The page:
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A minimally invasive method of field sampling for genetic analyses of the Florida manatee (Trichechus manatus latirostris)

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A minimally invasive method of field sampling for genetic analyses of the Florida manatee (Trichechus manatus latirostris)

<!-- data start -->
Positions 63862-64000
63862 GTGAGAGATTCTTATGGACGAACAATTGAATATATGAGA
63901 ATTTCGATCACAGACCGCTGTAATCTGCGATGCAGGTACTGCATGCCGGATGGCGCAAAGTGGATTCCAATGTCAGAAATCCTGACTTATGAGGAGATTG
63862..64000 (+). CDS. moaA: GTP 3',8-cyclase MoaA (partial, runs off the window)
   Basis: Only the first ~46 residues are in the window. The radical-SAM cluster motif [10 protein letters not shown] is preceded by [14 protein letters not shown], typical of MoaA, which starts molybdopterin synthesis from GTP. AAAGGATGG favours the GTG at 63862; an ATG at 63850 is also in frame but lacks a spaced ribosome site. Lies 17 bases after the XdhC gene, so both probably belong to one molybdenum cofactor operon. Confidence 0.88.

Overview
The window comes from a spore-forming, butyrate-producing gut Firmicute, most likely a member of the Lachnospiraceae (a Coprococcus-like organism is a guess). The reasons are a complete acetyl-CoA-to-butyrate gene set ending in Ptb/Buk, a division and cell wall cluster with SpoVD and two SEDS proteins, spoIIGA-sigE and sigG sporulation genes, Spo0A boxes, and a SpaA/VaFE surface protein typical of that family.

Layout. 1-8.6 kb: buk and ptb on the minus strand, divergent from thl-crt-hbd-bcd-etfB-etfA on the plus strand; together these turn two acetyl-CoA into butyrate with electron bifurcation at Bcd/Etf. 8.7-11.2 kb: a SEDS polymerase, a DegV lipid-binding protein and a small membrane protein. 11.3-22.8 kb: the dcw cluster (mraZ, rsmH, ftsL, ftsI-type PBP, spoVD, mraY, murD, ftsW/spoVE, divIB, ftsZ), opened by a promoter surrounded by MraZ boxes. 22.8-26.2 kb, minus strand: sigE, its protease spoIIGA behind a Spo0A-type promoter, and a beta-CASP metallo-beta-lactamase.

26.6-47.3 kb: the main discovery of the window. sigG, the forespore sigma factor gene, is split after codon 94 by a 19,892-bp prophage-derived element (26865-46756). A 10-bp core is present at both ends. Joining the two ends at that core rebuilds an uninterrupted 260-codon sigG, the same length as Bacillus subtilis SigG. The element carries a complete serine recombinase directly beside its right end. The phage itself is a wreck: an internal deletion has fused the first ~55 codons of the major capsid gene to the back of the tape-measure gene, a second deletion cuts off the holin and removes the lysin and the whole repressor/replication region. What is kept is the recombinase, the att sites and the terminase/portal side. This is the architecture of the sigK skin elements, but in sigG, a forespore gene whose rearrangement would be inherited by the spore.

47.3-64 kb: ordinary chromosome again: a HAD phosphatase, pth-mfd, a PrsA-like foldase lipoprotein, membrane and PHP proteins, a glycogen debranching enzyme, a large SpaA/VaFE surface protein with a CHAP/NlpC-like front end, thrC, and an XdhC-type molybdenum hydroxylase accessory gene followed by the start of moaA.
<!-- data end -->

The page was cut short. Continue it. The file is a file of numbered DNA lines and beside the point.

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  See discussions, stats, and author profiles for this publication at:https://www.researchgate.net/publication/229490424 Minimally invasive method of fieldsampling for genetic analyses of theFlorida manatee (Trichechusmanatus latirostris)  Article   in  Marine Mammal Science · September 2007 DOI: 10.1111/j.1748-7692.2007.00155.x CITATIONS 3 READS 65 7 authors , including: Some of the authors of this publication are also working on these related projects: Using genetic tracking and acoustic telemetry to estimate spawningpopulation size   View projectSusan Lynne CarneyHood College 58   PUBLICATIONS   383   CITATIONS   SEE PROFILE Michael D. TringaliFlorida Fish and Wildlife Conserv… 98   PUBLICATIONS   656   CITATIONS   SEE PROFILE All content following this page was uploaded by Susan Lynne Carney on 08 August 2014. The user has requested enhancement of the downloaded file.  MARINE MAMMAL SCIENCE, 23(4): 967–975 (October 2007) C   2007 by the Society for Marine MammalogyDOI: 10.1111/j.1748-7692.2007.00155.x A MINIMALLY INVASIVE METHOD OF FIELD SAMPLING FORGENETIC ANALYSES OF THE FLORIDA MANATEE( TRICHECHUS MANATUS LATIROSTRIS ) S USAN  L. C ARNEY  E LLEN  E. B OLEN 1 S HERI  L. B ARTON K ERRI  M. S COLARDI C AROLYN  C. E NGLUND Mote Marine Laboratory,1600 Ken Thompson Parkway,Sarasota, Florida 34236, U.S.A.E-mail: carney@mote.org M ICHAEL  D. T RINGALI Florida Fish and Wildlife Conservation Commission,Fish and Wildlife Research Institute,100 Eighth Avenue SE,St. Petersburg, Florida 33701, U.S.A.  J OHN  E. R EYNOLDS  III Mote Marine Laboratory,1600 Ken Thompson Parkway,Sarasota, Florida 34236, U.S.A. Samplingfromlivinganimalshasanumberofadvantagesoverusingsamplesfromonlydeceasedanimalswhengeneticstudiesareconducted.Oncegeneticmarkerswiththe appropriate level of variability are developed, they can be used to generate DNAgenotypes to distinguish individuals, and comparisons of genotypes can permit theelucidation of familial relationships (siblings, parents, and offspring). Better under-standingofsocialrelationshipscanbegarneredfromthisknowledgewhencombinedwith information from photo-identification records. In addition, multilocus geno-types of individuals can serve as a type of “tag” for use in mark-recapture, movement,and population size estimation studies with samples from live animals (Wilson andRannala 2003, Bellemain  et al  . 2005, Peakall  et al  . 2006).Most of the genetic samples that exist for the Florida manatee,  Trichechus manatuslatirostris ,havebeenobtainedfromtissuesandboneofdeceasedanimalsacquiredfromthe Florida Fish and Wildlife Conservation Commission’s (FWC) Marine MammalPathobiology Laboratory, or from captured animals using dermatome (“cookie”)biopsy punches or, occasionally, blood samples (McClenaghan and O’Shea 1988;Bradley  et al.  1993; Garcia-Rodriguez  et al.  1998, 2000; Cantanhede  et al.  2005; 1 Currentaddress:NicholasSchooloftheEnvironment,DukeUniversity,Box90328,Durham,NorthCarolina 27708, U.S.A. 967  968  MARINE MAMMAL SCIENCE, VOL. 23, NO. 4, 2007 Vianna  et al.  2005). Most of the current methods of sampling living animals areexpensive, require the coordinated effort of many researchers, or are invasive andquite disruptive to the animal, as they require hands-on contact either in or out of the water and removal of a substantial sample from the fluke (up to 20 g, althoughthe sample may be used for other research in addition to genetics 2 ). Studies fromother marine mammals have described how it is possible to obtain DNA from fe-cal material (Tikel  et al.  1996, Parsons 2001). Although this might be feasible insome situations for Florida manatees, it is often impossible to discern from whichanimal a fecal sample came. Biopsy darting, commonly done with cetaceans (Lam-bertsen 1987; Whitehead 1990; Brown  et al.  1991; Weinrich  et al.  1991, 1992;Barrett-Lennard  et al.  1996; Weller  et al.  1997; Hooker  et al.  2001), is a less de-sirable method for manatees owing to their tough skin and their proximity tothe public, who might view the darting process as unacceptable. To date, a min-imally invasive method of directly sampling manatees in the field has not beendescribed.We present here a method of skin sampling that can be done by a researcher froma boat, dock, or seawall while manatees are in their natural habitat. We demonstratethat our method yields high-molecular-weight genomic DNA that is suitable for usein mitochondrial and nuclear genotyping studies. Our sampling is less disruptive tothe animals than other current methods of obtaining tissue, and its simple, low-costdesign should render it useful in settings where researchers have the appropriateaccessibility to the animals.Our sampling device (Fig. 1) consists of a 7.5-cm by 6-cm piece of aluminumthat has been perforated using a nail and bent around a 6-cm-long piece of 1.9-cm-diameter nylon rod (Modern Plastics, Bridgeport, CT). We have experimented witha wooden rod and do not recommend using wood because components of the woodand wood treatment leach into the digestion buffer; no problems have been notedwith nylon rods. A hole drilled into the center of the rod allows it to be attached,using a screw, to the end of an approximately 2-m-long pole made out of 3.8-cm-diameterPVCpipe.Sampleacquisitionoccursbyfirmlyrubbingthesampleragainsta manatee’s skin, ideally at an area of its back or side with little to no barnacle oralgal coverage, while it is within reach of a boat or a point on land. The nylon rodbehind the perforated aluminum aids with the retention of skin that is scraped off.Thealuminum/nylonsamplerisremovedfromthepoleaftereachsampleistakenandplaced into a 50-mL tube of 75% ethanol buffered with 1 × TE (pH 8) for transportback to the laboratory inside a cooler. In our case, DNA extractions were generallyperformed within days of field sampling; however, successful extractions have beendone on tissues stored at  − 20 ◦ C for up to 6 mo. For samples that will be storedlong-term before extractions are done, it would be wise to remove tissue from thesampler as soon as possible after sampling for storage in an alternate medium, suchas a DMSO–salt solution, in order to increase the high-quality DNA yield from thestored tissue (Kilpatrick 2002). 2 Personal communication from Robert K. Bonde, Biologist, Sirenia Project, U.S. Geological Survey,FloridaIntegratedScienceCenter,2201NW40thTerrace,Gainesville,Florida32605-3574,April2007.  NOTES  969 Figure 1.  Photograph of manatee tissue sampler. A. The perforated aluminum is wrappedaround a cylindrical nylon rod, which is attached to the end of an approximately 2-m-long“pole” made out of PVC pipe. This assembly can be easily removed between sampling events.B. The aluminum and rod have holes drilled through them (arrow) and are firmly held ontothe PVC cap/rod with a screw. C. A close-up view of the aluminum/nylon sampler. WetestedaprototypeofoursampleroncapturedanimalsinDecember2005usingsamplers with a range of perforations, from dull to very sharp. Perforations werecreated by hammering different varieties of nails and screws to different depths intothe aluminum to create a range of hole depths and diameters. We confirmed that thesamplerobtainedsufficientandsuitabletissueforDNAextraction,andwealsonotedthattherewasnodifferenceintheamountorqualityofDNAobtainedfromscrapingsthatelicitedminorbleedingversusthosethatdidnot.Forthisreason,weoptedtousemoderatelysharpperforations( ∼ 1mmdeep,2mmwide,spacedabout10mmapart,made by hammering a 1 #12 oval-head screw) for future samplers in order to collectsufficientskinwithoutcausinganybleeding.WenexttriedthecurrentsamplerdesignonMoteMarineLaboratory’scaptivemanatees(followingapprovalbyanInstitutionalAnimal Care and Use Committee) to ensure that sampling would be possible in thewater and that it would not elicit a strong behavioral response (or bleeding). Afterthiswassuccessful( i.e. ,neitheranimalshowedamarkedreactionorinjury),webeganto sample animals in the field. Thus far we have acquired skin tissue from seventeenwild manatees (confirmed by photo-identification) and one captive manatee. Fieldsampling took place in and around southwestern Florida from Terra Ceia Bay toEstero Bay between March and November 2006 and included individual animals,individualswithcalves,andinonecase,individualsinamatingherd.Forthefourteenanimals for which gender was known or was determined using genetics, an equalnumber of males and females were sampled. Samples were taken only from animalsthat were first clearly photographed and had identifiable scars in order to beginthe integration of genetic information into the existing Manatee Individual Photo-Identification System, a computerized database containing the sighting records, life  970  MARINE MAMMAL SCIENCE, VOL. 23, NO. 4, 2007 histories, and photographic images of distinctive individual manatees that have beendocumented throughout the state of Florida (Beck and Reid 1995). We recordedobservations of the sampled animals to note any behavioral reactions to sampling,generally for a period of at least 15 min before sampling and at least 15 min aftersampling (often longer for both cases). Responses were recorded as positive if theanimal pursued further contact with the sampling device or researcher. Negativeresponsesweregroupedintothreelevels:mild,wheretheanimalflinchedslightlybutdid not move away; moderate, where the animal slowly but deliberately moved away(horizontallyorvertically);andstrong,wheretheanimalexhibitedrapid,exaggeratedmovementawayfromthesampler,oftenwithaquickdivedown,forcefulswimming,and/or a tail thrash. In all of the animals from which we obtained tissue and DNA,thereweresevenanimalsthatshowednoresponse,twoanimalsthatshowedapositiveresponse, and nine animals that showed a negative response (1 mild, 5 moderate, and3 strong).Individual animals may vary in their behavioral responses to any stimulus owingto differences in gender, age, season, presence in a group or alone, or to additional,or a combination of, factors that may not be possible to determine. For the samplesreportedhere,withtheexceptionofoneanimal,themanateesgenerallydemonstratedminimalbehavioralresponsetosamplecollection.Samplingofoneadultfemale,whowastravelinginagroupofthreeanimals,resultedinamarkedtailsplash.Thisanimaland the cohort increased their speed in the same direction they had been previouslyheaded;werankedthisasastrongresponse.Subsequentsamplingoffouranimalsfromwinter field sites (warm-water refuges where large number of individuals are withinclose proximity to each other, primarily resting) resulted in the sampled animalssplashing their tails, submerging, and/or swimming away, and nearby animals alsotemporarilyswamawayorsubmerged.Mostoftheanimalsthatreactedresumedtheirpresampling behavior within 5 min and none left the refuge. We also ranked this asa strong response. Although we have arbitrarily called certain behavioral responses“strong” reactions because they are noticeable, they clearly would be considered asthe least problematic type of harassment, namely Level B ( i.e. , having the potentialto disturb, but not to injure; Marine Mammal Commission 2001).The intensity of the animals’ reactions that are reported here seemed to dependupon what the animal’s behavior was prior to sampling. For example, manatees thathad been involved in mating were less reactive to sampling than manatees that hadbeen resting. In terms of specific responses, one animal appeared startled when itwas sampled and splashed its tail. In 14 of the 18 cases from which we successfullyobtainedtissueandDNA,therewaseithernoresponseoramildtomoderatenegativereaction. For the mating herd, the most marked reaction from any of the animals wasabriefmovementbyoneanimalawayfrom,butthenareturnto,theherd.Nolastingbehavioral effects were noted for as long as we remained at sampling sites. Generallyspeaking, a sampled animal initially submerged or moved away from the samplerbut then returned almost immediately to its srcinal location and activity. It is notpossible at this point to discern whether the animals’ reactions were a response tobeingapproachedandtouchedortobeingsampled,orwhethertheyrespondedowingto some unrelated stimulus.